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Exercise: Telling looks (Version 2)

These exercises were written by IWW members and administrators to provide structured practice opportunities for its members. You are welcome to use them for practice as well. Please mention that you found them at the Internet Writers Workshop (http://www.internetwritingwor kshop.org/).

Prepared by: Margery Casares
Posted on: 21 Jan 2001
Reposted on: 15 Feb 2003
Reposted on: 15 Feb 2004
Reposted, revised on: 9 Jul  2006

Most beginning authors (sometimes even those who have taken writing classes) tend to narrate their stories and/or put on paper every single movement known to man as their characters walk through the pages.

A lesson all writers must learn if they want others to read their work is this: Writing is fifty percent author and fifty percent reader. If an author leaves nothing to the reader's imagination, the reader will quickly toss the book.

An author should use words that will not only be readily understandable to a reader, but will convey exactly what the author wishes a reader to "see," "hear," "feel."  A good author can catch a reader's attention so thoroughly that the reader feels she is actually experiencing the things she reads. This skill is one that separates the pro from the novice.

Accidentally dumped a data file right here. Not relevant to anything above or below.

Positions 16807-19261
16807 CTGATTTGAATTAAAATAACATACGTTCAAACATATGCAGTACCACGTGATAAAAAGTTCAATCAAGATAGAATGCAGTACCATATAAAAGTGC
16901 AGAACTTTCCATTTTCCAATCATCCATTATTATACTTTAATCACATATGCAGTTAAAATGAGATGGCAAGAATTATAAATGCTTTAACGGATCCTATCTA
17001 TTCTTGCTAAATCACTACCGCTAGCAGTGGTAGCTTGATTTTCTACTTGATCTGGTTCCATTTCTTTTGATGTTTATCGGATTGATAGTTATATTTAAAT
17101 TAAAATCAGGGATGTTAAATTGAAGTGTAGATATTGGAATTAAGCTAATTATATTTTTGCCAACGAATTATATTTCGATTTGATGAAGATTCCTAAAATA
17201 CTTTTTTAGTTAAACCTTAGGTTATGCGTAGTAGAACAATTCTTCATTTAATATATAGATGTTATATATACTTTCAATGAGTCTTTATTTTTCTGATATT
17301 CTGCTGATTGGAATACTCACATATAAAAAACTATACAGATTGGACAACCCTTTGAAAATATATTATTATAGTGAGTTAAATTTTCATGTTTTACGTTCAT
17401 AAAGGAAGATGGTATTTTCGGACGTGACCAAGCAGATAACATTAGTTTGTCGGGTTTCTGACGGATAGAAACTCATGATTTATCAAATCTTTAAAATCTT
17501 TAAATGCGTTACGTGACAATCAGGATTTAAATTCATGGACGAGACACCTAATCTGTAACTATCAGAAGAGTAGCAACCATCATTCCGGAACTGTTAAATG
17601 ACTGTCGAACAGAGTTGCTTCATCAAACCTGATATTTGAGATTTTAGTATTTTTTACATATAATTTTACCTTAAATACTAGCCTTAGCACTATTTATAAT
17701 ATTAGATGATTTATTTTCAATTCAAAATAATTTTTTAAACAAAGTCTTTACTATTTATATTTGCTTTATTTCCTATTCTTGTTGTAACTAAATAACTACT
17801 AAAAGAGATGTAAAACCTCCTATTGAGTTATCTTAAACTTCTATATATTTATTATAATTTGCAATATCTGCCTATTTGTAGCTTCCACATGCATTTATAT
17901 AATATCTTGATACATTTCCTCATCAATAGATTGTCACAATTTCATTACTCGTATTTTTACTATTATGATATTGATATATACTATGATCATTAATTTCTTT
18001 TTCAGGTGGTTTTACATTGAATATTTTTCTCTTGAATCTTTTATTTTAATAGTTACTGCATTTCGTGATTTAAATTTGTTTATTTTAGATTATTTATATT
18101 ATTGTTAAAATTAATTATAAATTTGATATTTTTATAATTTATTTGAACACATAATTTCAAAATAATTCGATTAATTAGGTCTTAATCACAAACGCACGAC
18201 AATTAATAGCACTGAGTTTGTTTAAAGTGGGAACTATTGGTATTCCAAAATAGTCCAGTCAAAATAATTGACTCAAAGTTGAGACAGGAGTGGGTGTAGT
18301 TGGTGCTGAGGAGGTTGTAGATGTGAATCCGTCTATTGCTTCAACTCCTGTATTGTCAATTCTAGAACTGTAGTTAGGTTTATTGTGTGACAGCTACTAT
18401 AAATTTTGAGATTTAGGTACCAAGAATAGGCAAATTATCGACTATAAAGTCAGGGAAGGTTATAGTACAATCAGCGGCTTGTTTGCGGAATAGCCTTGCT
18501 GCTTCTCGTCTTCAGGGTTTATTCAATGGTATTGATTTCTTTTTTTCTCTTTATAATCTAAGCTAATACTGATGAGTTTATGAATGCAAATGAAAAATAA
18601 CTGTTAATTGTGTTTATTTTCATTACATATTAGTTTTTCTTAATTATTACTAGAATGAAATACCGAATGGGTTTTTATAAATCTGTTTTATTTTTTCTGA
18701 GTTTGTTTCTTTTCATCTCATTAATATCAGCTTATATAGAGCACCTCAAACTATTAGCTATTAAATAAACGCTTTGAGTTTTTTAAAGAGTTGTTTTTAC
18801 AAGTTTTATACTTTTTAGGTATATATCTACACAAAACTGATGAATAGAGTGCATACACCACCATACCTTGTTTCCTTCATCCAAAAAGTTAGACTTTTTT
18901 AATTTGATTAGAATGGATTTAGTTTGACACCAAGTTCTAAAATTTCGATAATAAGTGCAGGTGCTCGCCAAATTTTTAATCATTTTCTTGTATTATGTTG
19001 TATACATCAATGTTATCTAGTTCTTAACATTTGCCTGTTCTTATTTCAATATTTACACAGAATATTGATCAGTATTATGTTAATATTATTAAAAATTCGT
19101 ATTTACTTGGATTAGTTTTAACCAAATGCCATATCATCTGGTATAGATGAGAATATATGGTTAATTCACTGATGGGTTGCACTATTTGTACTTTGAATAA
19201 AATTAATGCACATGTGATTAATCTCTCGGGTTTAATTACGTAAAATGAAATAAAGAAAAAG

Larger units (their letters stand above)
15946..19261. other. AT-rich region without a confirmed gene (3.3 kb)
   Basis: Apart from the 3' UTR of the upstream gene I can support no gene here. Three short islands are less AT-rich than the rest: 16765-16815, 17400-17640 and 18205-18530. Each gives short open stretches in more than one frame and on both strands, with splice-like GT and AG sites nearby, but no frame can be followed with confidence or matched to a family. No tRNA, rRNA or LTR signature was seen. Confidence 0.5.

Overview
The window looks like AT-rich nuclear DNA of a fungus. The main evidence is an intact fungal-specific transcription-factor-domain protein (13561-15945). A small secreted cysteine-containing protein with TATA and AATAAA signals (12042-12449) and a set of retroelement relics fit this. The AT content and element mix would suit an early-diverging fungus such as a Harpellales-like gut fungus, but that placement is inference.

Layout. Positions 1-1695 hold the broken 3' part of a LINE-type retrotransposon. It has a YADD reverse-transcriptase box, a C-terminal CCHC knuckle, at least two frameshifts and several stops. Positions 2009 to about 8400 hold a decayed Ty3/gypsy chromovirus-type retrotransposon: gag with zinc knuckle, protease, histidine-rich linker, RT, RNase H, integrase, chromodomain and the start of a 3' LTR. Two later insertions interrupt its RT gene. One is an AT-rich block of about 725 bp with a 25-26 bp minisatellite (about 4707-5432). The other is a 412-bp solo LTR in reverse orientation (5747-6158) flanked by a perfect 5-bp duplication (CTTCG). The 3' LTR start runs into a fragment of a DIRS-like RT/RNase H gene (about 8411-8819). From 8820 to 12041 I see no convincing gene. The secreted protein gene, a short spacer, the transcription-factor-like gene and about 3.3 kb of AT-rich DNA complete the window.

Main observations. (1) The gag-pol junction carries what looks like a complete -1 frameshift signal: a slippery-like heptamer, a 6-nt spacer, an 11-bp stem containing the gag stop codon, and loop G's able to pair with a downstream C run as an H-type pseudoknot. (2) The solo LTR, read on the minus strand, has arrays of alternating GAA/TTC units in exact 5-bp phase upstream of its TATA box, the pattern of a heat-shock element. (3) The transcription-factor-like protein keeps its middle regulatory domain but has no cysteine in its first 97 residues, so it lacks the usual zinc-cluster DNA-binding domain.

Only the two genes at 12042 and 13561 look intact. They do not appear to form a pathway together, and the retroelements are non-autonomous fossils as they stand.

A world of description is available to writers through words. If not a word of dialogue is spoken, could you, as a writer, describe the smile of one of your characters?

Keep in mind, there is a smile that indicates pleasure: "She grabbed her skirts and did a little dance, humming under her breath."

And a smile that indicates scorn: "We could not fail to notice his quick grimace, as audible as the sting of his words had been."

And a smile that indicates uncertainty or embarrassment: "The child's face flushed a bright red, and he cleared his throat a couple of times before dropping his head and hunching his shoulders."

A frown can denote displeasure, or it can denote that one is deep in thought.

The secret is to describe the emotion as it affects the character and not tell the reader "he smiled," or "she frowned."


In approximately 300 words, write a scene in which two characters exchange "telling looks." (Smile, frown, or another facial expression.) Remember the 50/50 deal: describe enough to put the reader in the scene, but do not alienate your reader by telling too much.

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Modified by Gayle Surrette.